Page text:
Wyoming is a large state with a small population. The population has been slowly but steadily rising over the past two decades. Between 1990 and 2000 the population rose 8.9%, and since 2000 the population has risen another 3.1%. This is an improvement over the population loss that the state was experiencing in the 1980s. The per capita income of the residents of Wyoming is $37,305, higher than the national average.

Wyoming commercial real estate is some of the least expensive in the country. It has a commercial real estate market that is markedly different from most others in the United States. However, Wyoming's real estate prices, across the board, are on the rise on account of growth-fueled demand for a very limited supply of land. It's not that Wyoming does not have a lot of land, rather, much of Wyoming's land is already in the hands of the federal or state governments. The best way to get hands on it is through leases and licenses with the government, but this doesn't promote development. However, Wyoming's chief industries are mineral extraction and tourism, both of which only require rights of use.

In Wyoming's cities - Casper, Jackson Hole and Laramie - the economy shows vibrant growth, so much so that experts are becoming worried about the lack of workers and any sort of housing to put them in. The housing slowdown plaguing the rest of the country goes largely unnoticed in Wyoming, in part because Wyoming mortgage lenders issued so few subprime loans during the boom and in part because demand is so strong. Housing demand is particularly strong in oil and gas boom towns like Gilette, where new construction can't go up fast enough. Like many other western states, the desire for new residential construction is eating into agricultural lands. The percentage of agricultural land in Wyoming - mostly for grazing and feed crops - stands at about 55% and is rapidly dropping.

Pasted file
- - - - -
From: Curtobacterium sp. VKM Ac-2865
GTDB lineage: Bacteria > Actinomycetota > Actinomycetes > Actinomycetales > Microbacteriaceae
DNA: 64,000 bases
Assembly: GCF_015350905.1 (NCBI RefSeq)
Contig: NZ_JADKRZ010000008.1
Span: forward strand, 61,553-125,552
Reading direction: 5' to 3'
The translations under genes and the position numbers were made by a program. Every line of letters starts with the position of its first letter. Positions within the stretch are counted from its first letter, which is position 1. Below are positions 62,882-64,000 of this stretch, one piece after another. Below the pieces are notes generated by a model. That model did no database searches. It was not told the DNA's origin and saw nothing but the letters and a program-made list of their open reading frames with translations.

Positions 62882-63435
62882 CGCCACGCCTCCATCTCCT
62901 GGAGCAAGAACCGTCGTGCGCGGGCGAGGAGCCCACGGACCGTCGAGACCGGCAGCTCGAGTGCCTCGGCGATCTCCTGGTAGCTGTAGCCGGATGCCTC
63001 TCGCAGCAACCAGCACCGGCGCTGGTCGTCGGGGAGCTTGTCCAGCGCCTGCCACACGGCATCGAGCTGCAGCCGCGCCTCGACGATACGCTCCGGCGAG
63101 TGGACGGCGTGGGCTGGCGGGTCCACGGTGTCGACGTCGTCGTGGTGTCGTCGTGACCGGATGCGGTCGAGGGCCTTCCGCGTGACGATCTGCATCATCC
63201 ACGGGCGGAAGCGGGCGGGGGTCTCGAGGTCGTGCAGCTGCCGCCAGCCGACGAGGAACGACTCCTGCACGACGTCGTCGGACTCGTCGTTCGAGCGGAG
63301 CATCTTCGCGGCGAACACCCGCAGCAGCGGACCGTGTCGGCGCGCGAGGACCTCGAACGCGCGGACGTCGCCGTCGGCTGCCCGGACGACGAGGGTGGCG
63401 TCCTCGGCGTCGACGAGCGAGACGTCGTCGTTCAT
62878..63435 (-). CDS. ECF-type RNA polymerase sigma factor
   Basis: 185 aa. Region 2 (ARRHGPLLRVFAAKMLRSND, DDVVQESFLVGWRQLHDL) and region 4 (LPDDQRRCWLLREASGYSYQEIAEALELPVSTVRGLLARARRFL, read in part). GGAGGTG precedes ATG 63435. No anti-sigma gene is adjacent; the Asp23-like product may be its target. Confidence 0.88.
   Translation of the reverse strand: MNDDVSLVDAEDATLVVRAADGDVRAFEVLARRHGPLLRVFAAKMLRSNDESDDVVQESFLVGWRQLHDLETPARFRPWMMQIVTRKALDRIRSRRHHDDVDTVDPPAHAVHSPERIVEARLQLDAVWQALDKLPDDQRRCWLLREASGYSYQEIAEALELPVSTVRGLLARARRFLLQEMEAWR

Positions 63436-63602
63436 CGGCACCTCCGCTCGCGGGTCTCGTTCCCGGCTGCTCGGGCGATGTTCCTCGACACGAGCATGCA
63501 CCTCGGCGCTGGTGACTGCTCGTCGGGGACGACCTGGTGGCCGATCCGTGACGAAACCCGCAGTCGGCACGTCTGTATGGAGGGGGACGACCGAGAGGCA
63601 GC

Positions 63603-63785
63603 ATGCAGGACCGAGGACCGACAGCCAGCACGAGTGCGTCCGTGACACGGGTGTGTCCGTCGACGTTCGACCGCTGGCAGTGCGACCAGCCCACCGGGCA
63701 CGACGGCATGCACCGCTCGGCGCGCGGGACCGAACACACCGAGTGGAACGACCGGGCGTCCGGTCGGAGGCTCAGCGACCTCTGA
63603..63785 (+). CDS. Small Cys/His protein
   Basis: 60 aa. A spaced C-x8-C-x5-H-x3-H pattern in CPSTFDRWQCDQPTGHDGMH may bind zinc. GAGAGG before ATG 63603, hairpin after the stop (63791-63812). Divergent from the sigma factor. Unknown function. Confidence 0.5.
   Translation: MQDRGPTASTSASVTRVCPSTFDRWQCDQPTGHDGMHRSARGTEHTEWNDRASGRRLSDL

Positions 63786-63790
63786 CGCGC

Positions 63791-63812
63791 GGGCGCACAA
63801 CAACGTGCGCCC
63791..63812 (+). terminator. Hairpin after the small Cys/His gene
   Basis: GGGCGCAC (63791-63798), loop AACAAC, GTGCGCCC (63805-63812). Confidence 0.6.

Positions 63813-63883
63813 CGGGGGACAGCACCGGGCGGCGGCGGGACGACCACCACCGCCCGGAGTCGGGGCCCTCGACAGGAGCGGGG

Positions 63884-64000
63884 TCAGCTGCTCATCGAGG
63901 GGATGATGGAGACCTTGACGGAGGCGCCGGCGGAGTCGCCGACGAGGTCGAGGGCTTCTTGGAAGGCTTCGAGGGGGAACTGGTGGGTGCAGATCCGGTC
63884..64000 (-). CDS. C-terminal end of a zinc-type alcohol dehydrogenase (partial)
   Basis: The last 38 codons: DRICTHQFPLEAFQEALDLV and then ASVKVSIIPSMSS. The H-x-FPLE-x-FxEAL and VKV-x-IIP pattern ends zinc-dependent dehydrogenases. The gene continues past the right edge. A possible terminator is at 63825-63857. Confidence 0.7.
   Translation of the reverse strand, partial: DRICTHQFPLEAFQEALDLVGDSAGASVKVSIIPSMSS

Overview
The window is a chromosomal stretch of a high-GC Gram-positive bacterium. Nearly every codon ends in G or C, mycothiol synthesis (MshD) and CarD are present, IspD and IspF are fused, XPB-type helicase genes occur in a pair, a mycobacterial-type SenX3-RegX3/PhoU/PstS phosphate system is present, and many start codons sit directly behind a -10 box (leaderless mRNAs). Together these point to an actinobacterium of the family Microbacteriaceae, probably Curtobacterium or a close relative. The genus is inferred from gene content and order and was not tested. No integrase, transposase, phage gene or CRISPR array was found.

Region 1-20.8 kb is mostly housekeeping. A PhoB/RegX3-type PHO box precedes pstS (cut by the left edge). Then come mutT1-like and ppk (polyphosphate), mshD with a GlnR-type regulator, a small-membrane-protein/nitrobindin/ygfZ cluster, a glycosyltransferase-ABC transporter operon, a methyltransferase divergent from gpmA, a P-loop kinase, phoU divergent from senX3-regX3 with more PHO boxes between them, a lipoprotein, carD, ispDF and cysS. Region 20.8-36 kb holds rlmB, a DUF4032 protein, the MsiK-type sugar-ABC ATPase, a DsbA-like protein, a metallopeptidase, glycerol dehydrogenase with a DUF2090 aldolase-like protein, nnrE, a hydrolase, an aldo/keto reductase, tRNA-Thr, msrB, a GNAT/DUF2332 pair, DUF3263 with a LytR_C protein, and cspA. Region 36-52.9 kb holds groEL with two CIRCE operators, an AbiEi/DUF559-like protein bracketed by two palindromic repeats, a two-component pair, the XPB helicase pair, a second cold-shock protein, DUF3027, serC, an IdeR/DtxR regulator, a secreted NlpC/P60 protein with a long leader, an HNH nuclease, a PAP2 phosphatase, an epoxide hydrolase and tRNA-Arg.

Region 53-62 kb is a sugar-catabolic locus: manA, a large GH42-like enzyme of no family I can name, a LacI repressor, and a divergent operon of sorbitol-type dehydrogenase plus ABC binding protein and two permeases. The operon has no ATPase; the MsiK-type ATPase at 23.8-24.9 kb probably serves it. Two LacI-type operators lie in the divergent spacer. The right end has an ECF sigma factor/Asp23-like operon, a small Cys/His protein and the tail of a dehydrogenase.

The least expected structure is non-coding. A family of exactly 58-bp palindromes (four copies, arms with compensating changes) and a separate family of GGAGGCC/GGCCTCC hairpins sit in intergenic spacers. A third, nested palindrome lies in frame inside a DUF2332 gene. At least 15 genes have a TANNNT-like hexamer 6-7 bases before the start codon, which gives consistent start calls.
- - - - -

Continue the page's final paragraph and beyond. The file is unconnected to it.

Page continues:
Inside and outside of the cities, Wyoming is becoming a destination for speculators and out of state real estate investors. A far-sighted investor might look to Laramie, Wyoming, home of the University of Wyoming and The Wyoming Technical Institute. The educated population (the city has the largest population of PhDs in the country) is drawing high-tech and biotech companies to the area. In the not too distant future, Laramie may become a much more cosmopolitan city. Another attraction for businesses to the state is the tax policy that is favorable to businesses and their employees. The state levies no individual or corporate income tax making doing business in Wyoming more profitable.